Mullan, B. An Evaluation of the impact of a mass media campaign on consumer safe food handling behaviours in Western Australia. WA Department of Health. [2019-2020]
Breen, L, Same, A., & Mullan, B. An investigation into the efficacy of the Integrum Aged Care+ service. Silver Chain. [2018-2019].
Kerr, D., Collins, C., Mullan, B., Rollo, M., Dhaliwal, S., Norman, R., Boushey, C., & Delp, E. Consumer preferences and performance of technology-based dietary assessment. ARC. [2018-2021].
Kothe, E. J., Klas, A, Mullan, B., & Fuller-Tyszkiewicz, M. Coping efficacy-based messages and intention to engage in pro-environmental behaviour. Deakin University HATCH Research Grant Scheme. [2018-2019].
Kothe, E. J., Ling, M, Mullan, B., & Fuller-Tyszkiewicz, M. Identifying effective persuasive messages for vaccination and climate change denial. Deakin University HATCH Research Grant Scheme. .
Harris, C., Same, A., & Mullan, B. Community care research project: Volunteering trends research. Volunteer Task Force. [2017-2019].
Kerr, D., Pollard, C., Jancey, J., Scott, J., Pratt, S., Dhalwal, S., Norman, R., Straker, L., Boushey, C., Delp, E., & Mullan, B. Computer-tailoring to change overweight adults’ diet and physical activity. Healthway. [2017-2019].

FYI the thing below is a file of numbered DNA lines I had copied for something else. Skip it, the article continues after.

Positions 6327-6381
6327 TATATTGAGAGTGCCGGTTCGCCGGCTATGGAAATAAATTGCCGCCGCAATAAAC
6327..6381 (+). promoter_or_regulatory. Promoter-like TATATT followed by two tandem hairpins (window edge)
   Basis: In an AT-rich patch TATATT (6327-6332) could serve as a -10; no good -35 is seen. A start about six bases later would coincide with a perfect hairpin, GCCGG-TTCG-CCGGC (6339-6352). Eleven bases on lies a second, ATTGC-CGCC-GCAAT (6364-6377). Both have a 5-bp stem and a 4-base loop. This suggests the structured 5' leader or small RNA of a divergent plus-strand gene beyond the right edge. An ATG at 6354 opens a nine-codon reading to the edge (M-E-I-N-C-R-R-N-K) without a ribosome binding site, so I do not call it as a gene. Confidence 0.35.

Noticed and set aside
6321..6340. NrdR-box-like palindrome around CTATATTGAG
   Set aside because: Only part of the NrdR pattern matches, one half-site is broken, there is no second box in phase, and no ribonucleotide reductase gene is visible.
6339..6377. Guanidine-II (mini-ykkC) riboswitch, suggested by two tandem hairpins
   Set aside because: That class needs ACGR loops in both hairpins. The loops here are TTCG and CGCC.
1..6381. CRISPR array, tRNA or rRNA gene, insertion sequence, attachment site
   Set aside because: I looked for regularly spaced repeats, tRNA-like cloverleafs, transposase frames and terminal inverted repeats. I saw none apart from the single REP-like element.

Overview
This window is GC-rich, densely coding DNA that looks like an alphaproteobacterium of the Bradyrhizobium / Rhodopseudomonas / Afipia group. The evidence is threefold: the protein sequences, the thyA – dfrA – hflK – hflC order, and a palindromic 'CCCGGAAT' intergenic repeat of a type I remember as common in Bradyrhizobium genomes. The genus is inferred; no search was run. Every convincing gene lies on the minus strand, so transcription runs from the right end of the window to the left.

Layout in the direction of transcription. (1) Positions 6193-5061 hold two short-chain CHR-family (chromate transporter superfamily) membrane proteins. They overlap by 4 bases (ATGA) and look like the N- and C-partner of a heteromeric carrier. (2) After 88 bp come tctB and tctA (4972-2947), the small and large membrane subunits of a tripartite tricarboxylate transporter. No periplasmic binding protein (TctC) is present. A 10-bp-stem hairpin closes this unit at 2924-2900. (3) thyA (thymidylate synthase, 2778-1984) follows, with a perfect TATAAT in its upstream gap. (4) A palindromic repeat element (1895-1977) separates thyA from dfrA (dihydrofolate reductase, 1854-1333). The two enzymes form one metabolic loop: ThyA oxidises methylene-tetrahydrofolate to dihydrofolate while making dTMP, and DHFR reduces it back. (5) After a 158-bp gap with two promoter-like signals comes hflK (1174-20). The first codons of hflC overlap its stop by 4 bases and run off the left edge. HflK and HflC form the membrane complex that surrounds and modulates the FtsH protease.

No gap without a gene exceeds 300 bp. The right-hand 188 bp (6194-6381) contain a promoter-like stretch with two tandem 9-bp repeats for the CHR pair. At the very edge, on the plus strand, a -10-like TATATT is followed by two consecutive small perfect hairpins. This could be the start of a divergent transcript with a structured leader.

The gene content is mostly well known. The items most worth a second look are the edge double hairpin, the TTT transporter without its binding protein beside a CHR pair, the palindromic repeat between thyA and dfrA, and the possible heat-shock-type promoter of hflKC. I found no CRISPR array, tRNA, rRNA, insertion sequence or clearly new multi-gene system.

Downie, G., Mullan, B., Boyes, M., & McEvoy, P. (in press). The effect of psychological distress on self-care intention and behaviour in young adults with Type 1 Diabetes. Journal of Health Psychology.
Halse, R. E., Shoneye, C. L., Pollard, C. M., Jancey, J., Scott, J. A., Pratt, I. S., … Kerr, D. A. (2019). Improving nutrition and activity behaviors using digital technology and tailored feedback: Protocol for the LiveLighter Tailored Diet and Activity (ToDAy) randomized controlled trial. JMIR research protocols, 8(2), e12782.
McKee, M., Mullan, B., Mergelsberg, E., Gardner, B., Hamilton, K, Slabbert, A, & Kothe, E. (2019). Predicting what mothers feed their preschoolers: Guided by an extended theory of planned behaviour. Appetite, 137, 250-258.
Mullan, B., Allom, V., Sainsbury, K., & Monds, L. A. (2016). Determining motivation to engage in safe food handling behaviour. Food Control, 61, 47-53.
Mullan, B., Wong, C., Todd, J., Davis, E., & Kothe, E. (2015). Food hygiene knowledge in adolescents and young adults. British Food Journal, 117(1), 50-61.